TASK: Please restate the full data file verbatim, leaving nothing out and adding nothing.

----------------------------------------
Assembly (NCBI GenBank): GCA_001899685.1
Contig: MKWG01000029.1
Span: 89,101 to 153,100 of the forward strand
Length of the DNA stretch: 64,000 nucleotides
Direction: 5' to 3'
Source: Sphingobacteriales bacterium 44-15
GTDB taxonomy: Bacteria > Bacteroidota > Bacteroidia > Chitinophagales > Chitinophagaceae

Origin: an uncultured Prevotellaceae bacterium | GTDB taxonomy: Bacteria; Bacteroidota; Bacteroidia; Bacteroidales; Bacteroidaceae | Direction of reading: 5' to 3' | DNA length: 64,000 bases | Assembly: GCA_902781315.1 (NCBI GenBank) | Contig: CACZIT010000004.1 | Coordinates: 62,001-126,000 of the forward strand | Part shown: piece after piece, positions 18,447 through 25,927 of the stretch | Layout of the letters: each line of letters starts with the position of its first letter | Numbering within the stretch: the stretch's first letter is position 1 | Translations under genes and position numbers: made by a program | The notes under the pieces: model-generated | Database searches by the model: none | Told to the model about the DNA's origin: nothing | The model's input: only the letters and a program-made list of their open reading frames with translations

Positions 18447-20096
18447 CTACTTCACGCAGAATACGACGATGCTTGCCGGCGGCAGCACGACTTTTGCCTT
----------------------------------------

Assembly (NCBI GenBank): GCA_001899685.1
Contig: MKWG01000029.1
Span: 89,101 to 153,100 of the forward strand
Length of the DNA stretch: 64,000 nucleotides
Direction: 5' to 3'
Source: Sphingobacteriales bacterium 44-15
GTDB taxonomy: Bacteria > Bacteroidota > Bacteroidia > Chitinophagales > Chitinophagaceae

Origin: an uncultured Prevotellaceae bacterium | GTDB taxonomy: Bacteria; Bacteroidota; Bacteroidia; Bacteroidales; Bacteroidaceae | Direction of reading: 5' to 3' | DNA length: 64,000 bases | Assembly: GCA_902781315.1 (NCBI GenBank) | Contig: CACZIT010000004.1 | Coordinates: 62,001-126,000 of the forward strand | Part shown: piece after piece, positions 18,447 through 25,927 of the stretch | Layout of the letters: each line of letters starts with the position of its first letter | Numbering within the stretch: the stretch's first letter is position 1 | Translations under genes and position numbers: made by a program | The notes under the pieces: model-generated | Database searches by the model: none | Told to the model about the DNA's origin: nothing | The model's input: only the letters and a program-made list of their open reading frames with translations

Positions 18447-20096
18447 CTACTTCACGCAGAATACGACGATGCTTGCCGGCGGCAGCACGACTTTTGCCTT